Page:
EU states vote to ban formaldehyde in feed, US industry hits backThis article is powered by Agra Europe
EU member states have voted to ban the use of formaldehyde in pig and poultry feed despite warnings the move could make it harder to combat Salmonella.
After months of discussion, the bloc’s Standing Committee on Plants, Animals, Food and Feed (PAFF) backed the proposed ban by a qualified majority – with 26 countries in favour, one opposed and one abstaining.
The vote came just a day after the end of a public consultation which garnered almost 100 comments from a range of feed and poultry producers, representative bodies and private individuals.
The vast majority called for continued use of formaldehyde, with many citing the relatively poor performance of organic acids as a primary concern.
Feedback from US
In feedback dated December 19, the American Feed Industry Association (AFIA) pointed to the findings of a 2014 risk assessment from the European Food Safety Authority (EFSA).
This suggested that feed authorisation could safely be granted so long as adequate control measures are implemented to limit the risks for workers.
“The approval of formaldehyde in the US takes these measures into account and we believe could be a model for authorization in the European Union,” the association noted.
US-based company, Anitox has long argued that formaldehyde should be permitted because of its ability to combat Salmonella. Responding to the vote, the firm noted that cases of Salmonella Enteritidis in the EU have increased in humans by 3% since 2014, adding that two in three of these cases are linked to consumption of eggs and poultrymeat.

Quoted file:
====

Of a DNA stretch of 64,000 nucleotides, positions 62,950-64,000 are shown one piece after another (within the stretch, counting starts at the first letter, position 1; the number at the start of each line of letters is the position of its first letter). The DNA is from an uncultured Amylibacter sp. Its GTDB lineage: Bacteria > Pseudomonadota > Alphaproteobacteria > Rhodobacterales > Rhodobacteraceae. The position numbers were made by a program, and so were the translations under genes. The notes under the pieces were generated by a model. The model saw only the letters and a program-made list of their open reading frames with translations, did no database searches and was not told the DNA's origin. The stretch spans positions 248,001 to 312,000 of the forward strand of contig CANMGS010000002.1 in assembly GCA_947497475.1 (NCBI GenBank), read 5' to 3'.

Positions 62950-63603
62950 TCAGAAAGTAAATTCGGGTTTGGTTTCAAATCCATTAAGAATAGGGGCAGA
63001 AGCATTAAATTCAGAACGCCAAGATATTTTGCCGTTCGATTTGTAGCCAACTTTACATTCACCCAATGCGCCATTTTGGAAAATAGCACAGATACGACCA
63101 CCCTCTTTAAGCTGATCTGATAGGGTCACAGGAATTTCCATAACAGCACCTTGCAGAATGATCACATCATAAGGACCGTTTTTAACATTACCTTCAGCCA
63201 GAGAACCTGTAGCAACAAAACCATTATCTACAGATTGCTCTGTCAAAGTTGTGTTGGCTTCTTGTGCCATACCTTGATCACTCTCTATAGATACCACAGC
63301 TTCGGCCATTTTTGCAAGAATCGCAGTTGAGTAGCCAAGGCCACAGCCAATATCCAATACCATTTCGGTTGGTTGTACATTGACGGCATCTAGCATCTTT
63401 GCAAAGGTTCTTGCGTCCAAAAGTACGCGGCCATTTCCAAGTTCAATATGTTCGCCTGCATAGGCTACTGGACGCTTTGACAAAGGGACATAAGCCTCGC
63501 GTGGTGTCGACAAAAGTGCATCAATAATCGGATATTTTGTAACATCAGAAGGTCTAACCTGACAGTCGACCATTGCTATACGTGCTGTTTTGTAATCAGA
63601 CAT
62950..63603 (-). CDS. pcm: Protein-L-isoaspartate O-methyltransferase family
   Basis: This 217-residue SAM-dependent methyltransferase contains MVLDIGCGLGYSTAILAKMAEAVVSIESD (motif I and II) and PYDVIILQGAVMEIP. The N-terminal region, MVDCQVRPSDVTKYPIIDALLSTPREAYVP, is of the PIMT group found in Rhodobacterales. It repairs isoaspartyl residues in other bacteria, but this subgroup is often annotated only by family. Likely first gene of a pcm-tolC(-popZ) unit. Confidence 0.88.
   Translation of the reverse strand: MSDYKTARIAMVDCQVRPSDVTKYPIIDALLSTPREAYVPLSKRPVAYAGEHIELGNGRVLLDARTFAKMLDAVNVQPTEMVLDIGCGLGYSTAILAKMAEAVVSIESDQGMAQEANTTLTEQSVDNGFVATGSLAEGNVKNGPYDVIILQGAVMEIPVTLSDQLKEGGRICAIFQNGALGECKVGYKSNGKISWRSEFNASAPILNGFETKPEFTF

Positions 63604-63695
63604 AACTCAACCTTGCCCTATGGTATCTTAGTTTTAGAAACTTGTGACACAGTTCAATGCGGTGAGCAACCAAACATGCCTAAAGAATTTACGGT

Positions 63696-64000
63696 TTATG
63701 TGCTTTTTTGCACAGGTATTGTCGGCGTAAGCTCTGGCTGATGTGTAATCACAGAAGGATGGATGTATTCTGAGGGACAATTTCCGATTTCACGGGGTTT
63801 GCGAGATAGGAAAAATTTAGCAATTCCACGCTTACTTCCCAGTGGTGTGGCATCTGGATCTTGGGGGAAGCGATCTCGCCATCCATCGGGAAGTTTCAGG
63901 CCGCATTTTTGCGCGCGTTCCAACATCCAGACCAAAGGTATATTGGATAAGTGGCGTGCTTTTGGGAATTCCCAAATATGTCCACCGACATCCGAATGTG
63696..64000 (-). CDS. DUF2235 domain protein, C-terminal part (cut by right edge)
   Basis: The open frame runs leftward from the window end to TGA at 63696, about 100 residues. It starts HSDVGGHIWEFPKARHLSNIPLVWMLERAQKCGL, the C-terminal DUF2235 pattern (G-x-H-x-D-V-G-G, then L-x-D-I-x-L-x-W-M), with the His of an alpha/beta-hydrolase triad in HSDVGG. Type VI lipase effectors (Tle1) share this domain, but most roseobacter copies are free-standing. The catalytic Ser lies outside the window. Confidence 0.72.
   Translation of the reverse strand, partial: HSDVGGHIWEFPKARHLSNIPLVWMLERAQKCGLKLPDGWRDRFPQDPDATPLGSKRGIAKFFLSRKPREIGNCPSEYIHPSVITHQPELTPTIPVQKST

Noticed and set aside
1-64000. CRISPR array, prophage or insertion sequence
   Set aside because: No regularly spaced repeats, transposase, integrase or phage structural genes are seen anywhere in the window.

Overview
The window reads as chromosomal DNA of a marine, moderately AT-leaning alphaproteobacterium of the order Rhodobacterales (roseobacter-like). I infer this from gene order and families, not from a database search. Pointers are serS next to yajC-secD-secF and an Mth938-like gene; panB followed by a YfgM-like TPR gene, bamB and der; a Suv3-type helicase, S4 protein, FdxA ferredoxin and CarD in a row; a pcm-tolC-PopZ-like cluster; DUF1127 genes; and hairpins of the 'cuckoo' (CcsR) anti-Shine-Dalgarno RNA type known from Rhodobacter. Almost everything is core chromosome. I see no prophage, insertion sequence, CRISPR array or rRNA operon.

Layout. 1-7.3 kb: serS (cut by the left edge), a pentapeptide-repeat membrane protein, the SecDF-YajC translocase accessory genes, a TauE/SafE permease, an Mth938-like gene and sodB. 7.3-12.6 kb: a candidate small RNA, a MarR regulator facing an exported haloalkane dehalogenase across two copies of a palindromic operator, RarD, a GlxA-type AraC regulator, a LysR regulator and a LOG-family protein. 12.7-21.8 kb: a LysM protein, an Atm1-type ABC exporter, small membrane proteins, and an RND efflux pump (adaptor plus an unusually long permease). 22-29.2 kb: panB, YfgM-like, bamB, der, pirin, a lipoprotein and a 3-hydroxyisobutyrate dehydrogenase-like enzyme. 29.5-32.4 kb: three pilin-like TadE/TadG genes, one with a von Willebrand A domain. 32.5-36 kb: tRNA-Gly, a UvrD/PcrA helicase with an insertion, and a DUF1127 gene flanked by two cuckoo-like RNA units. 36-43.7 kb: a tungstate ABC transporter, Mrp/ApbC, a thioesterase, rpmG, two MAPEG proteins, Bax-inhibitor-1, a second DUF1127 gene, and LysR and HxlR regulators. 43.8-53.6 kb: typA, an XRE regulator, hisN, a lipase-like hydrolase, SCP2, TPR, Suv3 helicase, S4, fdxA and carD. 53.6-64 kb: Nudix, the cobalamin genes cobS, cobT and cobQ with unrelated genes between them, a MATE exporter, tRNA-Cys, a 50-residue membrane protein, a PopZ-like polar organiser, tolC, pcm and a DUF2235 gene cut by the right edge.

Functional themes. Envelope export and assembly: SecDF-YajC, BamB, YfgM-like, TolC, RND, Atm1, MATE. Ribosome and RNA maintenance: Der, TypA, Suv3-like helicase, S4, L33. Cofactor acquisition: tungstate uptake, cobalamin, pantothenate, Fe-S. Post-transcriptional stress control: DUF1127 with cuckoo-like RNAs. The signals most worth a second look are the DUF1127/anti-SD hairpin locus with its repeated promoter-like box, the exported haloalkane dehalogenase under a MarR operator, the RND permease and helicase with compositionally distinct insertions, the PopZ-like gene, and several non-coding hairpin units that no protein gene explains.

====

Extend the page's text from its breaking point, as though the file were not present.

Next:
“Contrary to its proffered position as guardian of health and safety, the Commission stands accused of putting unsubstantiated concerns about worker safety above the evidenced increased risk to consumers,” the company said in a release.
While opposed to the formaldehyde ban, Anitox said it is now up to the industry to find other ways of delivering Salmonella-free feed and food – highlighting its own Finio technology as a potential alternative.
The company said many of Europe’s highest profile feed producers have already made the switch, having rejected organic acids as offering “little control and no residual protection, rendering feed vulnerable to recontamination between mill and feeder”.